Many-body physics in spinor Bose-Einstein condensates
At different temperatures, matter displays different states. Bose-Einstein condensate (BEC) is a state of matter where the particles (bosons) are cooled to nearly the absolute zero (<microkelvin) and form a collective quantum wave. As predicted by quantum mechanics, its emergence comes from the overlapping of matter waves when the temperature goes down. Spinor BECs, as our main research focus, arise when the bosons have internal hyperfine structures. They offer a rich arena for the exploration of many-body physics since both the spin and spatial degrees of freedom play a role in the description of a quantum state.
Quantum phase transition in spinor BECs
Spinor Bose-Einstein condensates (BECs) are quantum gases where the hyperfine spin F is a free variable. They offer a rich arena for the exploration of many-body physics since both the spin and spatial degrees of freedom play a role in the description of a quantum state. An interplay between internal and external interactions leads to novel quantum phases and domains of different spin orientations. The image on the left shows a spin-1 BEC that has spontaneously formed spin structures with a fluctuating local value of the spin projection M_F. Such structures are formed by quenching the condensate from the polar phase to the antiferromagnetic phase. The cloud of atoms was subject to time-of-flight Stern-Gerlach separation of the three spin components before imaging.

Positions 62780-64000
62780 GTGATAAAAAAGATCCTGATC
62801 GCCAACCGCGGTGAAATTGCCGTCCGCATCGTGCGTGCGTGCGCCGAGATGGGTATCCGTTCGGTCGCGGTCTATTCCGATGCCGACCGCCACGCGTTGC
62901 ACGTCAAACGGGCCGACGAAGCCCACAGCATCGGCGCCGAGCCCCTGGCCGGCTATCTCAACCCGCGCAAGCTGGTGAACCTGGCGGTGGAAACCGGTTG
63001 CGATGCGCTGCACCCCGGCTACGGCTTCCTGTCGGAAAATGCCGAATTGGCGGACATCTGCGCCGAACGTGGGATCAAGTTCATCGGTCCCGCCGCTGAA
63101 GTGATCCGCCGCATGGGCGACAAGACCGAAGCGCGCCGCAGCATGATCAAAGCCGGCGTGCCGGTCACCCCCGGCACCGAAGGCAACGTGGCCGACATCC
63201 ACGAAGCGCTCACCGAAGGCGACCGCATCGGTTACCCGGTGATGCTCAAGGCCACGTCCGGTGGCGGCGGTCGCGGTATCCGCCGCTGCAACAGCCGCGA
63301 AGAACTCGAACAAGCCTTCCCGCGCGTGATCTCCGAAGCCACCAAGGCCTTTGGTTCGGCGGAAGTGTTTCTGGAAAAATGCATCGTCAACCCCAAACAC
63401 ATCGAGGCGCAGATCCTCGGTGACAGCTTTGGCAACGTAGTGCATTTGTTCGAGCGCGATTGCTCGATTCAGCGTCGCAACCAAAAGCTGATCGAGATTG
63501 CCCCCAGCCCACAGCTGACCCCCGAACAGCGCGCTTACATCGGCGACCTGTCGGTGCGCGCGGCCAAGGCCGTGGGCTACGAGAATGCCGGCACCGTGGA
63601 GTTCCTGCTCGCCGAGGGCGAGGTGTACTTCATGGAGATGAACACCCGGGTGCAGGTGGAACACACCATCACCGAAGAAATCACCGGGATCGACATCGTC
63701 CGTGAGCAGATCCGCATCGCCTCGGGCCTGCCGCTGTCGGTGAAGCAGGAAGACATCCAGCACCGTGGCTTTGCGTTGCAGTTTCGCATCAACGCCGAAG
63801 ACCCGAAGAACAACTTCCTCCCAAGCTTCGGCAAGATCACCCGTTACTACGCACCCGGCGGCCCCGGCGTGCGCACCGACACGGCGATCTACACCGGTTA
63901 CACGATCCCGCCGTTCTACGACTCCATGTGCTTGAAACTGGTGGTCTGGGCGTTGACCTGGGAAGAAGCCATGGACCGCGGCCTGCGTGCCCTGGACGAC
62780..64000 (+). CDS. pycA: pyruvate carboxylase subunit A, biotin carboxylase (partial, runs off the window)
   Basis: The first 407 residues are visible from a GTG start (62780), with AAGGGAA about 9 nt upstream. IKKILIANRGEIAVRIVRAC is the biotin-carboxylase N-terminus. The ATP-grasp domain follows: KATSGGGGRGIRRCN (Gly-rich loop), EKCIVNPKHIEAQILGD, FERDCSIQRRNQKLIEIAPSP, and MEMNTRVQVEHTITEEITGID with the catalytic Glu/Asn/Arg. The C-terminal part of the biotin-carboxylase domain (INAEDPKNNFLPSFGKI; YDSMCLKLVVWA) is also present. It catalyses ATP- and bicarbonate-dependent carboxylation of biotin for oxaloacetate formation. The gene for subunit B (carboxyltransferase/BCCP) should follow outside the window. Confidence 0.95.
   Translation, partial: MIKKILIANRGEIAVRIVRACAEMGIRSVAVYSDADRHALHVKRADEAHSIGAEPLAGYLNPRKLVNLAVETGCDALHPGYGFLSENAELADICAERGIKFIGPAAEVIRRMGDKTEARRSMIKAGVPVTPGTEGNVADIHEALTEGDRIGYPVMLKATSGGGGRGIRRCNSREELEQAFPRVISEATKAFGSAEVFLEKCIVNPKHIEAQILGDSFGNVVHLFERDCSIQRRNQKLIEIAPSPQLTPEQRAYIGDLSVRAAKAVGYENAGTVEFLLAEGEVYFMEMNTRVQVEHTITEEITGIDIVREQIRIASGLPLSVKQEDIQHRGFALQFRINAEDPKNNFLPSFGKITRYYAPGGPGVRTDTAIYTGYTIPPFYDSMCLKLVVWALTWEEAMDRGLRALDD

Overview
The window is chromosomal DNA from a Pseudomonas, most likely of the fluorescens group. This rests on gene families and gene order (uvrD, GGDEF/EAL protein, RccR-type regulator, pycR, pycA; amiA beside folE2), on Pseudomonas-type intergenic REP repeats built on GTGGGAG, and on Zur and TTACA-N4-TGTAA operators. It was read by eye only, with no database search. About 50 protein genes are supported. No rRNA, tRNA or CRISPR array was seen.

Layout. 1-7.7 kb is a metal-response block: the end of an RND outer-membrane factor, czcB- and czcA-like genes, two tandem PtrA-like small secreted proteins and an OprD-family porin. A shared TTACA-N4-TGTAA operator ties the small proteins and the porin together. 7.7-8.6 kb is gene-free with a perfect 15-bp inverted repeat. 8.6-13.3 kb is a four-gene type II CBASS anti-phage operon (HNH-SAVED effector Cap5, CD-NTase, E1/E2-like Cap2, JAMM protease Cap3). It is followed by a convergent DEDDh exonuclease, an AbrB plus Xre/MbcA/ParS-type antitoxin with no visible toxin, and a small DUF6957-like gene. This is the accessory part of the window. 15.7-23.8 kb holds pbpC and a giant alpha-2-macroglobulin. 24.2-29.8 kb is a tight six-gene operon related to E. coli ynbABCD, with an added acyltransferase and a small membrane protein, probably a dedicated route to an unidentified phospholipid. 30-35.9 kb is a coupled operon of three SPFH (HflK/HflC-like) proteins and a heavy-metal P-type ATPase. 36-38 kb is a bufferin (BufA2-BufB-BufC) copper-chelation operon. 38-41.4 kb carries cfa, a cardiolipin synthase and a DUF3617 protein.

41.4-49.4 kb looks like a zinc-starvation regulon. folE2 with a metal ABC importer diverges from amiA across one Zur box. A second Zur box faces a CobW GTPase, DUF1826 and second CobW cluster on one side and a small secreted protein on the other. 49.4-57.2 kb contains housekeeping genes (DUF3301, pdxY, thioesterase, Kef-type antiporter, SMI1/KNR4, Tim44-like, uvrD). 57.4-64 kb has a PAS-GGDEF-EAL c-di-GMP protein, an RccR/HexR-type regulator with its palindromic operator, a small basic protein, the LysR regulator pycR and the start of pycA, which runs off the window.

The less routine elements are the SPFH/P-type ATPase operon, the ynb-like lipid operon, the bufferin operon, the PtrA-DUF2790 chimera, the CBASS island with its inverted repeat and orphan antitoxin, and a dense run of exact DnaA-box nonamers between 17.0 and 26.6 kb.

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Solitary excitations in spinor BECs
We are currently focused on studying the magnetic solitons in antiferromagnetic spin-1 BECs. As stable and localized excitations in nonlinear systems, solitons play an important role in many fields of physics, ranging from cosmology to fiber optics. Recently we exploited the phase imprinting method and successfully generated a pair of magnetic solitons in a spin-1 BEC, where each of the soliton consists of a density bump in the M_F=+1 (-1) component and a density notch in the M_F=-1 (+1) component. The figure on the left shows the propagation of a pair of magnetic solitons on top of a balanced mixture of M_F=+-1 condensates.
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